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This collection include previews and reviews of Festivals such as The Adelaide Festival, The Fringe Festival, The Adelaide Cabaret Festival, Womadelaide and The Big Day Out.


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Now showing 1 - 6 of 34
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    Cabaret Funnies - Fond and Furious. "iBob" by Bob Downe, "We Don't Have Husbands" by the Kransky Sisters, and "The Big Con" by Max Gilles and Eddie Perfect. Adelaide Cabaret Festival [review]
    (The Adelaide Review, 2005-07-08) Bramwell, Murray Ross
    The Adelaide Cabaret Festival, in part, arose from the need to separate from the avalanche of stand-up comedy that dominates the Fringe. However, there has been no shortage of funny business in the Festival Centre recently in a program that has included the CNNNN jokers, Sandman and Flacco, Wil Anderson - and Bob Downe. Even after twenty one years, it seems, you can’t keep an irrepressible man down. Bob Downe, the acrylic and polyester alter ego of Mark Trevorrow, has - you might say - come of age. But he hasn’t quite arrived either because he belongs in a long and hilarious line of repressed entertainers, those, like Norman Gunston, whose vaulting ambitious outweigh their talents, and whose geek-detectors are permanently switched off.
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    Running, Jumping, Not Standing Still. "Come Out Festival 2005" [review]
    (The Adelaide Review, 2005-04-01) Bramwell, Murray Ross
    Come Out, the Australian Festival for Young People has been showcasing new work for more than thirty years and its achievement is impressive. For much of that time, Come Out was not just the leading festival for young people in Australia, it was the only one - and an important opportunity, through forums, performances and collegial exchange, to take a look at the state of the arts for audiences ranging from pre-school to late adolescence. In 2005 Artistic Director Sally Chance has again brought together all the many aspects of Come Out - schools touring, outreach programs, Allwrite the literature and creative writing branch - as well as theatre, music and dance. It is an ambitious brief and includes many thousands of children across the state.
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    Hearts and Box Office Won, Minds Yet to Follow. "Adelaide Festival 2004" [review]
    (The Australian, 2004-03-16) Bramwell, Murray Ross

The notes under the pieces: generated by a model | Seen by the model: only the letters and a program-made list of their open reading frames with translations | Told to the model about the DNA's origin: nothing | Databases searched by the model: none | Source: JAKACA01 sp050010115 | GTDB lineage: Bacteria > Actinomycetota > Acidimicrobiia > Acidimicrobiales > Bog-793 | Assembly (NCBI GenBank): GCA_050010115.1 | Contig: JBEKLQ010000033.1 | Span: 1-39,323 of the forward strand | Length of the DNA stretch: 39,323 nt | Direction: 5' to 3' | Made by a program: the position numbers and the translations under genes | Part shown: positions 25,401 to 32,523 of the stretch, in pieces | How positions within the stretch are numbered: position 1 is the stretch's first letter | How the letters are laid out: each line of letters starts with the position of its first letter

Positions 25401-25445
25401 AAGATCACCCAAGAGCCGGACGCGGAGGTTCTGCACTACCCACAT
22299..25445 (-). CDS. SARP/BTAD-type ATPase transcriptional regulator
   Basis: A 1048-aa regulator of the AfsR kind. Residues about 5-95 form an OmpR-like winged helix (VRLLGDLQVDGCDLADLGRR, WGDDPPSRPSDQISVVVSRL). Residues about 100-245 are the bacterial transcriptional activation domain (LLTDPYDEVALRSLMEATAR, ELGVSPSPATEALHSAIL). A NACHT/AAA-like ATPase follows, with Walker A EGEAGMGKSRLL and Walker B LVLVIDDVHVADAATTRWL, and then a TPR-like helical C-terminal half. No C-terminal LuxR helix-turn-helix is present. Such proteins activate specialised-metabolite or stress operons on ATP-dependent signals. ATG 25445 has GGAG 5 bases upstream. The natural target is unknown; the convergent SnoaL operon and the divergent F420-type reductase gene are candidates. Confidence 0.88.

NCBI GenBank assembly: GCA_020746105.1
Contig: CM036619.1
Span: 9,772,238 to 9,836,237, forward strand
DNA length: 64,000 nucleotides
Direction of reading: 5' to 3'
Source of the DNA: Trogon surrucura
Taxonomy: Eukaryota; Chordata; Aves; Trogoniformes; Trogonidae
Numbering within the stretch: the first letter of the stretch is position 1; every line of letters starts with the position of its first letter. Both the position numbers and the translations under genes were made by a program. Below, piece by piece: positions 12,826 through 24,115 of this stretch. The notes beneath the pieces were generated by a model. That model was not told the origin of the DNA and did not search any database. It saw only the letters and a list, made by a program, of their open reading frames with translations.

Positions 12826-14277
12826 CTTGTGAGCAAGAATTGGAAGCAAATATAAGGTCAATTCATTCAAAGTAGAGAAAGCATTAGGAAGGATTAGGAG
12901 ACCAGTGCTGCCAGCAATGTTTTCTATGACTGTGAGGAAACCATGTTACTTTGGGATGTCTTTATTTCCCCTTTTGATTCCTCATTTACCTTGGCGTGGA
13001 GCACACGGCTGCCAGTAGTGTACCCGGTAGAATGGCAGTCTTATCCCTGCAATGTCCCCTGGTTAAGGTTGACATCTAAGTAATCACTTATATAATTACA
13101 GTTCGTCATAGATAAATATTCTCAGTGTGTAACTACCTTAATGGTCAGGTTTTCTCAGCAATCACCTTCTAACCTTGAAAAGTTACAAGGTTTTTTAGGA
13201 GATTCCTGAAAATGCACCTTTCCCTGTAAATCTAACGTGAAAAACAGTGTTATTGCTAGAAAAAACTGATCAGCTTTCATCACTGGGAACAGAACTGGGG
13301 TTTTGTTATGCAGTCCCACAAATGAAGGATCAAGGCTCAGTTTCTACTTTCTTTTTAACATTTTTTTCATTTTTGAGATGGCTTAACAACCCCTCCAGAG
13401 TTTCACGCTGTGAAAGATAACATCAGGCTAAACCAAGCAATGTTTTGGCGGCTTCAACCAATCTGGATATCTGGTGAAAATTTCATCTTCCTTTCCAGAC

2004 would be the Recovery Festival for Adelaide. That has been the received wisdom ever since the 2002 event ended in inglorious shambles. The experience with iconoclastic American director Peter Sellars had been financially and organisationally traumatic. He had embarked on an ambitious series of community arts programs which he then left to a team of Associate Directors with neither experience nor clout.
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    Other People's Festivals. "Edinburgh International Festival", "Melbourne Festival", and "China Shanghai International Arts Festival" [review]
    (The Adelaide Review, 2003-01) Bramwell, Murray Ross
    Over a ten month period last year I had the chance, including the Adelaide Festival in March, to attend four international festivals. I haven’t had such an opportunity before and it will be about the time of Halley’s Comet before I am likely to again - so, with our own 2004 event little more than twelve months away - maybe it is worth some impressions and comparisons.
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    Festival's Defining Moment. [review]
    (The Adelaide Review, 2004-04) Bramwell, Murray Ross
    Let’s start with "Gulpilil". A project initiated by Festival director Stephen Page and Belvoir Company B director Neil Armfield, this theatre monologue featuring one of Australia’s most distinguished screen actors was the subject of much speculation. There was talk that the rehearsals weren’t going well, that they were taking place in a cave in the Blue Mountains, that David Gulpilil was finding it all too much and had gone back to his home in Ramingining in Arnhem Land. Even Page conceded, with his trademark candour, that he was worried that this Festival commission might not happen.
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    New Works for New Audiences. "Come Out Festival 2003". [review]
    (The Adelaide Review, 2003-04) Bramwell, Murray Ross
    Come Out has been reappearing every two years since 1974 which my add-ups tell me is just short of thirty years. This is an extraordinary achievement and a tribute to the continuing commitment of artists, administrators, teachers and funding agencies in establishing and maintaining, not just a festival for young people, but a focus and a forum for the presentation and preservation of youth arts.